T’was the trading week of Christmas, insider trading was quiet, what did you expect? However, a STAAR did shine bright.
Broadwood Capital is one of STAAR Surgical Company’s (STAA) largest shareholders, owning more than 10% of the company. As a result, Broadwood and its President, Neal Bradsher, are considered insiders. Normally, we don’t pay too much attention to institutional buying and selling, unless it’s somebody like Warren Buffett or a firm with a solid history of being on the right side of the trade.
STAAR Surgical designs, develops, manufactures, markets, and sells implantable lenses for the eye, and companion delivery systems to deliver the lenses into the eye. The company provides Visian implantable Collamer lens product family (ICLs) to treat visual disorders, such as myopia, hyperopia, astigmatism, and presbyopia; and Hyperopic ICL, which treats far-sightedness.
The medical instruments and supplies company also offers preloaded silicone cataract intraocular lenses and injector systems for use in cataract surgery. In addition, the company sells injector parts, and other related instruments and devices. It markets its products to health care providers, including ophthalmic surgeons, vision and surgical centers, hospitals, government facilities, and distributors, as well as products are primarily used by ophthalmologists.
Last week, Bradsher and Broadwood Capital purchased 191,075 shares of STAA at $47.42 per share for a total investment of a little more than $9 million. It’s the first buy after a string of 10 consecutive sells, ranging from $89.28 to $156.06. All in all, they sold 1,985,666 shares from January 2021 through June 2021, collecting nearly a quarter-billion dollars. (1)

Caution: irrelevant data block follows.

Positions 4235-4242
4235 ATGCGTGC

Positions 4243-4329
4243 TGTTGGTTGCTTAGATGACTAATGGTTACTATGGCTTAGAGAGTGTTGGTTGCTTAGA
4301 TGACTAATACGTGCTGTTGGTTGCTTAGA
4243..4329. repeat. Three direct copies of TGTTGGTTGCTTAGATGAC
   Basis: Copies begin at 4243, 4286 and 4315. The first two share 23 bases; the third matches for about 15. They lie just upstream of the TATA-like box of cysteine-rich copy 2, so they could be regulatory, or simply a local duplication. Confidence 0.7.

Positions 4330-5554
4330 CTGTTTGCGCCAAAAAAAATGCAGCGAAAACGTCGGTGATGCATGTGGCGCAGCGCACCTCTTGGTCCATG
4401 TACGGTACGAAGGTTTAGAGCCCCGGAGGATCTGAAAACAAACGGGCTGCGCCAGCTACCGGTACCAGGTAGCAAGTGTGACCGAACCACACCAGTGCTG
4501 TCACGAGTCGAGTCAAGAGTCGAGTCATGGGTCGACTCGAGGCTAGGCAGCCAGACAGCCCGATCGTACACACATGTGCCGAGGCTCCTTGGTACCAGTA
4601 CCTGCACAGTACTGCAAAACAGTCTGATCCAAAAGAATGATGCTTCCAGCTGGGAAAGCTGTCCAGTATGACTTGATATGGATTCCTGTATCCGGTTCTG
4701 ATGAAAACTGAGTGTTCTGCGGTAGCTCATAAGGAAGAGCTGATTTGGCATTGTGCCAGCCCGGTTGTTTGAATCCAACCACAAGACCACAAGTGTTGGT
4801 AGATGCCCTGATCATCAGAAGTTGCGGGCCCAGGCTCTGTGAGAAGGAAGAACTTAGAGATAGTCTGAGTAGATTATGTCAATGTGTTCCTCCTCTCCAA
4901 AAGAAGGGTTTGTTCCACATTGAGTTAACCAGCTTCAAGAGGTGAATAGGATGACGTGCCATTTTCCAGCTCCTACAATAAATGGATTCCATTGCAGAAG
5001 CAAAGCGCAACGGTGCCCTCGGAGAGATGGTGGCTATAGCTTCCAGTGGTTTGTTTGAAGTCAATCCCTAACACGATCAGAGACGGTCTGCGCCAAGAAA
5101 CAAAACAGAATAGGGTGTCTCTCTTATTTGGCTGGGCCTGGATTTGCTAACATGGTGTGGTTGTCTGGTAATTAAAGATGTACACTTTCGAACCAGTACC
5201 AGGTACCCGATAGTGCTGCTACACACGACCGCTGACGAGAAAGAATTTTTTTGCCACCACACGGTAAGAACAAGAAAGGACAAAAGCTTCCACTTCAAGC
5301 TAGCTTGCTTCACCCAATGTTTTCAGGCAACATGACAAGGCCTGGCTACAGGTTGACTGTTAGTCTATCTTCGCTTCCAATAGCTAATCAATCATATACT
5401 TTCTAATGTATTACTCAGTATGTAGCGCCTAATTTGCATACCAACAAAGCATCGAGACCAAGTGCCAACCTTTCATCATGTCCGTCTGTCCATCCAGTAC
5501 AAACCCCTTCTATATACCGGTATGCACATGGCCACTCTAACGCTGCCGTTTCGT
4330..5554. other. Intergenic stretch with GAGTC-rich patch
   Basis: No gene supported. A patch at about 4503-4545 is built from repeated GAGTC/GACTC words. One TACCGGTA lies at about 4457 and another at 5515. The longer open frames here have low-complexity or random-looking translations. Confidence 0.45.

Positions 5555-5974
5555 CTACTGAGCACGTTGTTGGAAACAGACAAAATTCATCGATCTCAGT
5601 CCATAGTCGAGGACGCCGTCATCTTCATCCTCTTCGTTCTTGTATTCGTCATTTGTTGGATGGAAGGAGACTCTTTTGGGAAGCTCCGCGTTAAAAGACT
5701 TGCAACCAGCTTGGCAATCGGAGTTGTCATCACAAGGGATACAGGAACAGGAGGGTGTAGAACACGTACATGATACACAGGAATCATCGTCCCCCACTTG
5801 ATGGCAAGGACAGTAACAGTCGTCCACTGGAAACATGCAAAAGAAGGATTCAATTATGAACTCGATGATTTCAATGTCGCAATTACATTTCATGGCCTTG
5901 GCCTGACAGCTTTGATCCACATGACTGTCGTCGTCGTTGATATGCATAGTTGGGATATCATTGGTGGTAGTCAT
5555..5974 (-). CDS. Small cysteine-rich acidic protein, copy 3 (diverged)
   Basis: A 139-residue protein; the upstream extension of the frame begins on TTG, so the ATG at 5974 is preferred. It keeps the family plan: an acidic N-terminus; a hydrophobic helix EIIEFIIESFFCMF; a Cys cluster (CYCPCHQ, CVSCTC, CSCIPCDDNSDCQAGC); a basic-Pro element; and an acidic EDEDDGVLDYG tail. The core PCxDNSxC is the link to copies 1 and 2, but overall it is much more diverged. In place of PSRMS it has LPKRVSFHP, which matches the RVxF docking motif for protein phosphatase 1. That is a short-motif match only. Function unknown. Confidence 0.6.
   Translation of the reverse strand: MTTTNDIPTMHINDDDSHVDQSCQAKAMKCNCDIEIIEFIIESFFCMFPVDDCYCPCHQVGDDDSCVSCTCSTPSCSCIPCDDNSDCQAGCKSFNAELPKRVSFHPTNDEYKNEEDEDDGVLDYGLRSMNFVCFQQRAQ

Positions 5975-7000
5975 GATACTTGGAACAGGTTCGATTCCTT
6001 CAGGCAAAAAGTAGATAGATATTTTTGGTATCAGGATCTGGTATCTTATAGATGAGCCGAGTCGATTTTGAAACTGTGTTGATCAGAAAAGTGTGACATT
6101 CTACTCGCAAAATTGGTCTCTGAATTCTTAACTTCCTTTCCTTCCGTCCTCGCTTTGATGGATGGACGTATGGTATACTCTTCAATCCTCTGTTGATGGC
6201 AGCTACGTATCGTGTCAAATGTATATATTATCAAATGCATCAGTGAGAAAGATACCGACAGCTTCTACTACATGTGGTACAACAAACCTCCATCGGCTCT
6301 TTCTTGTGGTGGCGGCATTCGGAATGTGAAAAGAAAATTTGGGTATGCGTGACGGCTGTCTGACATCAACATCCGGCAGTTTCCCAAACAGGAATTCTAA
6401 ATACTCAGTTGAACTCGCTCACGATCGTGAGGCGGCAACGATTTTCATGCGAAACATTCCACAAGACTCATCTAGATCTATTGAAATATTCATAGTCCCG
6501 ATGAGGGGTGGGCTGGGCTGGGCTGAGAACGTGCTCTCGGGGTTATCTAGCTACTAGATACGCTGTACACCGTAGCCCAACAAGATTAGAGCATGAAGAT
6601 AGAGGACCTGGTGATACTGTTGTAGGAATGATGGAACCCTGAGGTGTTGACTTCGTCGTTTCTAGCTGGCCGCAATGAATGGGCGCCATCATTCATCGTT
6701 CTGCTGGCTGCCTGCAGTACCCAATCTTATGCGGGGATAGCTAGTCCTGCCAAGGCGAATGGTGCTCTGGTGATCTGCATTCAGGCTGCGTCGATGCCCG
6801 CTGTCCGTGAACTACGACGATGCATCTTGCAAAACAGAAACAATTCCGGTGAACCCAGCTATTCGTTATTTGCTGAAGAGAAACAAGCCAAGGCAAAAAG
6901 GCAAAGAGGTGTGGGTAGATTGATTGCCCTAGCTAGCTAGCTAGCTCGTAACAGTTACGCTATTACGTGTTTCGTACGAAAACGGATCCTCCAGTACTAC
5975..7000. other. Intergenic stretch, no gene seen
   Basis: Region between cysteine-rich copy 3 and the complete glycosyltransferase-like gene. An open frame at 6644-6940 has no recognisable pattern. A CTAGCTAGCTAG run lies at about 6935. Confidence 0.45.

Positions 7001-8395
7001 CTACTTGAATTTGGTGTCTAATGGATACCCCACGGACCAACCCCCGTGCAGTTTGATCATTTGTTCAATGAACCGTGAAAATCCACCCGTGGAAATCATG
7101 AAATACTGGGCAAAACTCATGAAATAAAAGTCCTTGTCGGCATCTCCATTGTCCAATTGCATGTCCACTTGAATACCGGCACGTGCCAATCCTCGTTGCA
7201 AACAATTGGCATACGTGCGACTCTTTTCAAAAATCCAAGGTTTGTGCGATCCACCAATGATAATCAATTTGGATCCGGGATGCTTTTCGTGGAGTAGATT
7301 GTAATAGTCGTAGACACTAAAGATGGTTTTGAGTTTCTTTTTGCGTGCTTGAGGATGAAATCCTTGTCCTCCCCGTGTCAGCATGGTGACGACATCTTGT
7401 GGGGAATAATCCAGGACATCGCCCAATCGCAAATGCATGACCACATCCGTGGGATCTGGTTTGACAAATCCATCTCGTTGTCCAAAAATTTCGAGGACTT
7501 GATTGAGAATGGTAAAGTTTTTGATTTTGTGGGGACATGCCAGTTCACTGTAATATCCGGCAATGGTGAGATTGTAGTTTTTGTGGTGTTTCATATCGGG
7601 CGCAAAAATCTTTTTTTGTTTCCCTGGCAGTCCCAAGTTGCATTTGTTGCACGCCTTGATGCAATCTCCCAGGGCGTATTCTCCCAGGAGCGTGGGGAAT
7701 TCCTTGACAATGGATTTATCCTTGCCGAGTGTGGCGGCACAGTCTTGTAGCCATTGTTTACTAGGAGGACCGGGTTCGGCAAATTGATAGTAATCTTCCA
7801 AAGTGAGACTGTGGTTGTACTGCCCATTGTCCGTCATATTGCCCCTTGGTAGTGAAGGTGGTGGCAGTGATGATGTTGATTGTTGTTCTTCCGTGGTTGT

Prior to a run on selling, Broadwood accumulated 7,345,001 shares of STAA with 52 straight buys, investing $37.4 million. They started acquiring the California-based company in June 2007 and continued on their bullish path until May 2019 with prices ranging from $1.71 to $22.23 per share.
While Bradsher and Broadwood Capital are not Warren Buffett and Berkshire Hathaway, their STAA performance is one that Buffett could appreciate. According to Wall Street’s consensus one-year price target of $80.22 per share (2), Bradsher and Broadwood Capital could add to their track record of success investing in STAAR Surgical. Perhaps.
For the year ahead, analysts expect the company to earn $1.02 per share (EPS), up from $0.71 in 2022. Sales are also slated to increase, rising more than 24 percent to the consensus view of $355.49 million in the next 12 months from $285.35 million last year. (3)
During the last half-decade, STAAR traded with elevated valuations. Its average price to earnings (P/E) multiple was 89.91 (low 59.95) and the average price to sales (P/S) number was 16.43 (low 5.93). Both are considerably higher than the typical peers’ P/E of 27.80 and P/S ratio of 1.46.
Overall: To hit Wall Street’s consensus price target, STAA would need to trade at 78.65 times the earnings’ forecast of $1.02 or at 10.88 times projected 2023 sales of $355.49 million. Both metrics are within the medical company’s recent valuation ranges but could be on the high side for investors with average risk tolerance.
Broadwood Capital’s record of being on the right side of STAAR Surgical Company’s (STAA) is encouraging, but it is noteworthy that the investment company built a position in the company for more than a decade before selling.
As such, STAA is only appropriate for aggressive investors with a long-term, maybe really long, time horizon.
1 – https://www.secform4.com/insider-trading/1278388.htm
2 – https://finance.yahoo.com/quote/STAA?p=STAA
3 – https://finance.yahoo.com/quote/STAA/analysis?p=STAA